Our energy choices have direct impacts on our health, environment, and economy. No energy technology is perfect, but science helps us assess the options and make smarter decisions. With our members’ support, UCS experts analyze today’s energy technologies to find balanced, realistic solutions for our energy needs.
In this section, you’ll learn more about the sources of energy available today—how they work, how viable they are, and the advantages and drawbacks of each.
Renewable Energy: Unlimited Resources. Nearly Zero Pollution.
Renewable energy generates electricity from sustainable sources like wind and solar power with little or no pollution or global warming emissions. An array of technology is used to harness this natural energy. Turbines harvest the wind. Solar panels collect the sun’s energy. Geothermal plants tap into heat below the Earth’s surface.
Learn more about renewable energy technologies:
How wind power works
How solar energy works
How geothermal energy works
More renewable energy technologies
What are the benefits and impacts of renewable energy?
Coal and Other Fossil Fuels: A Dirty Source of Energy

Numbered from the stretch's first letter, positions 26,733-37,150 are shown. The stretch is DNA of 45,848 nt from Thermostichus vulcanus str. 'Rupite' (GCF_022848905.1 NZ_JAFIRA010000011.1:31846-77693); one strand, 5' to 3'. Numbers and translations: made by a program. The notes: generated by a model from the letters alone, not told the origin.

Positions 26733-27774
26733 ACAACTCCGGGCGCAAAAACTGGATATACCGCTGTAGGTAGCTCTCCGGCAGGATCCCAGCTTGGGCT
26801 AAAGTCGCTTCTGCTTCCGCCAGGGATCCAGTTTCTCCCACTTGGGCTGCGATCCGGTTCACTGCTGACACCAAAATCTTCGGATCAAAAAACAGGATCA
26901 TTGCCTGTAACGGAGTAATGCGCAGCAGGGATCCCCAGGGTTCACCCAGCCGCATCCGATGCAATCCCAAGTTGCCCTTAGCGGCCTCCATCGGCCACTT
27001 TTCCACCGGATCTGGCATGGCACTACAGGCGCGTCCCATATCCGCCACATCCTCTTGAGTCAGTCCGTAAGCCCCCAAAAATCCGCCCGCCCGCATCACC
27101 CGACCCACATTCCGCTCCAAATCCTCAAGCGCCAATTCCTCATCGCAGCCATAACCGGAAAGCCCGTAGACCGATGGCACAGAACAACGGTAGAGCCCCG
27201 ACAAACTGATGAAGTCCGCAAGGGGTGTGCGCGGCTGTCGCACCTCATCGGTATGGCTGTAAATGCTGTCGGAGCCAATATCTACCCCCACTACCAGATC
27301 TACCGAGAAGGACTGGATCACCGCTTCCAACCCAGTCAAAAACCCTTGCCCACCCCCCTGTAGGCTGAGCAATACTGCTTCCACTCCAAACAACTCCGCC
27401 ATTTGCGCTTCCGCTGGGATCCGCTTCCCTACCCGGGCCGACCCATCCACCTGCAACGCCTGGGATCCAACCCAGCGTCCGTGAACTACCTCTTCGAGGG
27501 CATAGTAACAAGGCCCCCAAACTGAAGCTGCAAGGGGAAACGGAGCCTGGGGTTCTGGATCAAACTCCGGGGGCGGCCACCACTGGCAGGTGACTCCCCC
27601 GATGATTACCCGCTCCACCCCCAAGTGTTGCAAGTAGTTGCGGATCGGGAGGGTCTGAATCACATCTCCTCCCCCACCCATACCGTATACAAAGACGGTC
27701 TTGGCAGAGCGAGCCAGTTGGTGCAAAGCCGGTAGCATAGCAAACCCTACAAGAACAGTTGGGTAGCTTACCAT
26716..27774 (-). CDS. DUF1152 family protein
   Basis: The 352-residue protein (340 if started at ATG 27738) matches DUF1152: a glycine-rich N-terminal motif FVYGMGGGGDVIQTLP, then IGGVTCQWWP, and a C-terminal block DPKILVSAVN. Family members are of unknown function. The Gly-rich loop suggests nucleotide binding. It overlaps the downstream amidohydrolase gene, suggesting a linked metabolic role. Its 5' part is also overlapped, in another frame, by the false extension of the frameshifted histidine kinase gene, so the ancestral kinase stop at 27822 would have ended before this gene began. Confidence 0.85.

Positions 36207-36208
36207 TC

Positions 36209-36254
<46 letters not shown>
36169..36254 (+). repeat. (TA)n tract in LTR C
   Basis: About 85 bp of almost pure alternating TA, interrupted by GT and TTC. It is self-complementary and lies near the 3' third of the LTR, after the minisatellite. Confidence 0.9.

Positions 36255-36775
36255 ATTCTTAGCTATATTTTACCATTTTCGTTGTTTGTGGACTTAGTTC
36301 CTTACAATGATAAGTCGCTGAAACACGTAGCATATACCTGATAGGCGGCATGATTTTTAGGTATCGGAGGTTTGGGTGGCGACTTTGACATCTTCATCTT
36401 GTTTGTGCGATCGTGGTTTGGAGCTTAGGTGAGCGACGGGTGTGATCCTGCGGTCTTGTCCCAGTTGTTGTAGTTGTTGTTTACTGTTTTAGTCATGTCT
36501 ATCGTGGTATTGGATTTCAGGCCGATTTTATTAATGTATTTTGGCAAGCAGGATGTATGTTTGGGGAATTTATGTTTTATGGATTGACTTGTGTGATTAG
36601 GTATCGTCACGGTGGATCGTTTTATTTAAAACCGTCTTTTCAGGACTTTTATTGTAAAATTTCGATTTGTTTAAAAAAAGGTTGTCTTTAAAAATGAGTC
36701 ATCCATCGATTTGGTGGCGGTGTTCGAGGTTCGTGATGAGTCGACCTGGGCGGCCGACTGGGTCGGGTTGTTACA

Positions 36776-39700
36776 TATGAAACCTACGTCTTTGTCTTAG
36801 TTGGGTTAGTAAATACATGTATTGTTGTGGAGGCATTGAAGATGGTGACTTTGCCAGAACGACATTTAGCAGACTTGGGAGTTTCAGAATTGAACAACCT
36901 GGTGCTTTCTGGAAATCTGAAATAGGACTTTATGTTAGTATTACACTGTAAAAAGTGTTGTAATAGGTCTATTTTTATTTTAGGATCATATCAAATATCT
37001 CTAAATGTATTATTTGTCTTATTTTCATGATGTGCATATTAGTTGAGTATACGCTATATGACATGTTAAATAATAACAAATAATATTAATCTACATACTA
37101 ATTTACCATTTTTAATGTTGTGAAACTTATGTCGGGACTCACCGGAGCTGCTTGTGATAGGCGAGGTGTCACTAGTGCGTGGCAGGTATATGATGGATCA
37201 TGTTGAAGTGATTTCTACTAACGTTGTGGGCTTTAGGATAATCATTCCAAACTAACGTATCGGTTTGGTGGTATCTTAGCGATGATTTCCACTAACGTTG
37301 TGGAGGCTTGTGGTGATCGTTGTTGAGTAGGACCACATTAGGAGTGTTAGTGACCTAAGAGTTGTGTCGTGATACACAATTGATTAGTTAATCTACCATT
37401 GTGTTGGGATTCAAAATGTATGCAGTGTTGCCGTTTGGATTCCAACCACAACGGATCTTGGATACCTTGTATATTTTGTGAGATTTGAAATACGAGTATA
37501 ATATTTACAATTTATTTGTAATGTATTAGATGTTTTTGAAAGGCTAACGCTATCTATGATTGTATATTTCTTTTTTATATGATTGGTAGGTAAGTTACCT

Fossil fuels—coal, natural gas, and oil—produce most of our electricity but come with significant and harmful consequences. They produce the vast majority of global warming emissions. They release toxic chemicals that pollute our air and water. And they have adverse, and costly, effects on public health.
Coal is the worst offender, a dirty, carbon-intensive fuel source that pollutes the air, fouls our environment, and single-handedly produces more than a quarter of U.S. global warming emissions. More on coal and other fossil fuels.
Fossil fuels produce power through combustion, generating heat that is then converted to electricity.
Learn more about fossil fuel technology:
How coal works
How natural gas works
How oil works
Nuclear Power: Risky Energy
Nuclear power generates electricity from the heat produced by splitting atoms—usually uranium—through a process called nuclear fission. Nuclear power plants produce no air pollution or global warming emissions when they operate but can cause catastrophic damage to human health and the environment in the event of a meltdown or other disaster, as evidenced by the 2011 Fukushima disaster in Japan. More on nuclear power.
Energy and Water Use
The energy choices we make have direct implications for our water supplies. Conventional power plants place heavy demands on our water resources—coal power consumes the most, but natural gas and nuclear power also require significant amounts.
Some renewable energy sources—such as biofuels and concentrating solar power—also require water, while other renewable technologies like wind turbines and solar panels essentially use no water at all.
As the Earth heats up in response to global warming, some already dry regions will receive even less moisture, further exacerbating the challenge. Learn more about energy and water use.
Learn More About Our Energy Choices